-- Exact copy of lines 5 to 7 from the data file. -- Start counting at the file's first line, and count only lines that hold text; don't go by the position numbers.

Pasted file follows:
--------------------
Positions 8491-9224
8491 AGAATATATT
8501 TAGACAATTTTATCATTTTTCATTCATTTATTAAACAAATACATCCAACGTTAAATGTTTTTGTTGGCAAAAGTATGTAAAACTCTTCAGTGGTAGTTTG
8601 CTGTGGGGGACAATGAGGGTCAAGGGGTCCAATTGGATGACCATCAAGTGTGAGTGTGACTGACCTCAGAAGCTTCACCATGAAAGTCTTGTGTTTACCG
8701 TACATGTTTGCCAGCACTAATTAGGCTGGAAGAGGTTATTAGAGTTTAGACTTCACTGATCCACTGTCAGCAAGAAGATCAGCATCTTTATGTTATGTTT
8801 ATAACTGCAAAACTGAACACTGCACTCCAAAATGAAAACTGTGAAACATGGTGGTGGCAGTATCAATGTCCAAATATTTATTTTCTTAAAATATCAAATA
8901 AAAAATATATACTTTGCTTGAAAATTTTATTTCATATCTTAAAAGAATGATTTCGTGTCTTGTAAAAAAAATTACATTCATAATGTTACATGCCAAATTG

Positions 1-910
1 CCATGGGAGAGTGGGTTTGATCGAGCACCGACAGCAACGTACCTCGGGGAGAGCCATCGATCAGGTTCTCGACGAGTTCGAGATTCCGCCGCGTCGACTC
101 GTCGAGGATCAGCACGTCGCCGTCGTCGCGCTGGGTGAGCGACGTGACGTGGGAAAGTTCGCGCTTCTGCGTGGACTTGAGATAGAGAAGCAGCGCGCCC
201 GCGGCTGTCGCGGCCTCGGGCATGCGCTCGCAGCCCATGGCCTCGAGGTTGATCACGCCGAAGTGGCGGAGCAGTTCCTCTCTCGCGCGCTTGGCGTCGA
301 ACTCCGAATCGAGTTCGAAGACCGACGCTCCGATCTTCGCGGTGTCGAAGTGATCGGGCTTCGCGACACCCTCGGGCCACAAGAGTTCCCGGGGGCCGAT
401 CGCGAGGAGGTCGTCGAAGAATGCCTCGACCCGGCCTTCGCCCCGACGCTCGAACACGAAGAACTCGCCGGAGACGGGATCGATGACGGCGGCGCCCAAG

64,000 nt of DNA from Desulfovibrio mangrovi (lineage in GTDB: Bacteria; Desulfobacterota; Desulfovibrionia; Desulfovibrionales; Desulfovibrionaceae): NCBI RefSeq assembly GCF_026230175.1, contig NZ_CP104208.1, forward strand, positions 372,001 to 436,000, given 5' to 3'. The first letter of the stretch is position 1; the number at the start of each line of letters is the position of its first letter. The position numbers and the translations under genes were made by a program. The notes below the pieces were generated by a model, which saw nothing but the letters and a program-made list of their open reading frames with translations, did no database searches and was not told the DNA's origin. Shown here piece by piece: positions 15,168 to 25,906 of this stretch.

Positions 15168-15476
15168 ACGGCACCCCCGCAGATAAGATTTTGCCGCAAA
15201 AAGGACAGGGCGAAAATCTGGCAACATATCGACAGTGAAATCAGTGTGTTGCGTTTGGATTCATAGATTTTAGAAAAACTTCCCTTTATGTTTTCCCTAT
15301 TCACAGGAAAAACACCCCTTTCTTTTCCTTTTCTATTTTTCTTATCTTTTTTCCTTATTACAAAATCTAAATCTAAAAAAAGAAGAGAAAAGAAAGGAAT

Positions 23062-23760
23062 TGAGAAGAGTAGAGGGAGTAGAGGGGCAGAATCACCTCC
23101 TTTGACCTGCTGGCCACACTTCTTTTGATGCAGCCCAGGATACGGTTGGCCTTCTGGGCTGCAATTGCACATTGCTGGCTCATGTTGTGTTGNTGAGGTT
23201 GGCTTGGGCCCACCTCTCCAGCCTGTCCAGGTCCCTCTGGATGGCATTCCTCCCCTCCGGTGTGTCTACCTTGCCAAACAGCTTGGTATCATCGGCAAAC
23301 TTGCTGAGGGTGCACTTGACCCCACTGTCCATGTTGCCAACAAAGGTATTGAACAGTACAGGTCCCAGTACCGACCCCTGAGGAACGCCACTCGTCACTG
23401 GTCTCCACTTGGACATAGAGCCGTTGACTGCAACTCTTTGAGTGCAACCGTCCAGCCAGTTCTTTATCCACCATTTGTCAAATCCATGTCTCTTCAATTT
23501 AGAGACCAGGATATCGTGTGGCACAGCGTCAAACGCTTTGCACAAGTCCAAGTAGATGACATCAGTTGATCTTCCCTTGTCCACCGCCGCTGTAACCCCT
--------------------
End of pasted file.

8701 TACATGTTTGCCAGCACTAATTAGGCTGGAAGAGGTTATTAGAGTTTAGACTTCACTGATCCACTGTCAGCAAGAAGATCAGCATCTTTATGTTATGTTT
8801 ATAACTGCAAAACTGAACACTGCACTCCAAAATGAAAACTGTGAAACATGGTGGTGGCAGTATCAATGTCCAAATATTTATTTTCTTAAAATATCAAATA
8901 AAAAATATATACTTTGCTTGAAAATTTTATTTCATATCTTAAAAGAATGATTTCGTGTCTTGTAAAAAAAATTACATTCATAATGTTACATGCCAAATTG